The director of the Centers for Disease Control (CDC) in Africa, Thursday, said that data from South Africa indicating that the Omicron variant of the COVID-19 coronavirus is 70% to 80% less dangerous than delta should not be extrapolated definitively for the entire world. .
A South African study published on Wednesday showed that people with Omicron in October and November in the country were 80% less likely to be hospitalized than those with another variant during the same period.
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“We must interpret the data from South Africa with extreme caution.”African CDC Director John Nkengasong said during an online conference. “It is still early days and there is a local health context.”
“Let us be careful not to extrapolate what we observe in South Africa to the entire continent, or even to the whole world.“, he added.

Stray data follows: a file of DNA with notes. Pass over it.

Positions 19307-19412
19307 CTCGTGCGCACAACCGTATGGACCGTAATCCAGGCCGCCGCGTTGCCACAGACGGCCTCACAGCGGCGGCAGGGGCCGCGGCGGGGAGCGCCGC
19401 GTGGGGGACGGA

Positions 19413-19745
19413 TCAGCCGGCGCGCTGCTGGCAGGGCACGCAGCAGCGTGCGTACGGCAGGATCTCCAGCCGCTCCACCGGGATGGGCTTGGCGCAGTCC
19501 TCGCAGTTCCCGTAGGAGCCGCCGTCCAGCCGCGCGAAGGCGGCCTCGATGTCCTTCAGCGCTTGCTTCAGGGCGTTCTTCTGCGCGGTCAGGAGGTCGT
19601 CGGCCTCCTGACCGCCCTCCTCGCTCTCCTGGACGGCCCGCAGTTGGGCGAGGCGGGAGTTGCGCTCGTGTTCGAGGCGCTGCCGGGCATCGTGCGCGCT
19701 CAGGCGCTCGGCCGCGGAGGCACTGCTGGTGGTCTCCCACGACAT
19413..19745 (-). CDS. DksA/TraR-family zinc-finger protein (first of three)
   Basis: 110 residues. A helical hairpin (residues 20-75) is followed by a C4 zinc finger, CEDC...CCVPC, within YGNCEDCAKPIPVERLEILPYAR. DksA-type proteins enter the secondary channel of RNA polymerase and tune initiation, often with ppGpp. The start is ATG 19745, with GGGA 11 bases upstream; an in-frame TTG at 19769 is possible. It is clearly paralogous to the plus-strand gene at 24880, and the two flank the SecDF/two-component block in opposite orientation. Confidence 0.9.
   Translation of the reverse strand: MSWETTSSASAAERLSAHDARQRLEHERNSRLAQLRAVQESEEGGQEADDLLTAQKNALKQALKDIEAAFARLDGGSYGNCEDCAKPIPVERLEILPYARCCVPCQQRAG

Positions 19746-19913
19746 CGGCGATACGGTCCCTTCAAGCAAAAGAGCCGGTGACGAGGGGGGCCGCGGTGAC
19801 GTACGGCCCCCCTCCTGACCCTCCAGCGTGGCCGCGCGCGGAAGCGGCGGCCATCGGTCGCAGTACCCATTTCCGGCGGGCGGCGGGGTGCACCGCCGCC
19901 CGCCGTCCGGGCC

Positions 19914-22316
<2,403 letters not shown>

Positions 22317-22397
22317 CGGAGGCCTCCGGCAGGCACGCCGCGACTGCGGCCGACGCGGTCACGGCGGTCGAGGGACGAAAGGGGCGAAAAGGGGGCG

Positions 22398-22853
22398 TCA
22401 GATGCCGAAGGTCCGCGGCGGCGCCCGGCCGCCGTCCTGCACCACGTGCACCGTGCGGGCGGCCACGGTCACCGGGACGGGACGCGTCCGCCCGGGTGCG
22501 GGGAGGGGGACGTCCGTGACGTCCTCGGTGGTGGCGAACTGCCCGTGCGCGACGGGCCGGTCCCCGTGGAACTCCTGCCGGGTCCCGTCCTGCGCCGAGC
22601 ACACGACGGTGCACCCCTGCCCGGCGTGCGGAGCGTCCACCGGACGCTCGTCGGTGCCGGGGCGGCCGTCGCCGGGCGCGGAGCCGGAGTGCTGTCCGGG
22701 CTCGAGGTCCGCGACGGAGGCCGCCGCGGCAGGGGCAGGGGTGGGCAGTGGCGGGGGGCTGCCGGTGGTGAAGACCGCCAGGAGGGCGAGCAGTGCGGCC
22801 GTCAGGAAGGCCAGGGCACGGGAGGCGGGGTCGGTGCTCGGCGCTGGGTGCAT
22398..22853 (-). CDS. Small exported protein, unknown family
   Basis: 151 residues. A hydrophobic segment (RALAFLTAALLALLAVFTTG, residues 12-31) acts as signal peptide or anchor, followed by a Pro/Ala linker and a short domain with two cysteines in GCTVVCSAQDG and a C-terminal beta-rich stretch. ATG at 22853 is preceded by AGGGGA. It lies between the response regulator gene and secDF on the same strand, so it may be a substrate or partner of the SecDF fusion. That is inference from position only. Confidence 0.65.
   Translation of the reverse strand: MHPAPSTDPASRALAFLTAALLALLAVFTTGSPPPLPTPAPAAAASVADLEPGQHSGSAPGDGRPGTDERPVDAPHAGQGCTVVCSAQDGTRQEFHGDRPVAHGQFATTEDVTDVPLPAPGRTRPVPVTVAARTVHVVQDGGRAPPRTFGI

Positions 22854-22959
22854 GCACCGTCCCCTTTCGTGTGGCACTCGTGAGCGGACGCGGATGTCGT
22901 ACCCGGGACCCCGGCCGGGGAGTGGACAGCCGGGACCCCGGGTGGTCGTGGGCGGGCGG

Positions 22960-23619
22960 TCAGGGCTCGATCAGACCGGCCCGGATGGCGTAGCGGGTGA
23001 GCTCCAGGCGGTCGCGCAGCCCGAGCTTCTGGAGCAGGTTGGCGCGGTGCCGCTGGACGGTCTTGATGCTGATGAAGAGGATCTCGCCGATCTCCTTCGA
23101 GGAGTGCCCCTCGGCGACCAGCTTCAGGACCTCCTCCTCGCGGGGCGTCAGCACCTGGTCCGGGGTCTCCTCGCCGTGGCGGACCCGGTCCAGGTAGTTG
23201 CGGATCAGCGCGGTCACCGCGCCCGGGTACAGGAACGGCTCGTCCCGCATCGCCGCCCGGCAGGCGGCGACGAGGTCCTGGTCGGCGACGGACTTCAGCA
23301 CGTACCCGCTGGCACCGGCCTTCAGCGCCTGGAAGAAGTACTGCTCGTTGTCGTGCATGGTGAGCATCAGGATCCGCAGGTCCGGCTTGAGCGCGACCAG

Younger Population in Africa
John Nkengasong said that the relatively young South African population may have played a role in the observations of the impact of the Omicron variant in the country, while noting that not all countries have the same rate of disease. Vaccination.
Two British studies also showed that the risk of hospitalization is lower with Omicron, albeit to a lesser extent.
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All vaccines lose efficacy against Omicron to varying degrees, John Nkengasong said, and he urged all unvaccinated Africans to take a booster dose.
“It is particularly clear that the Omicron variant presents a challenge to all vaccines”, said John Nkengasong, noting that barely 10% of the African population has been fully vaccinated.
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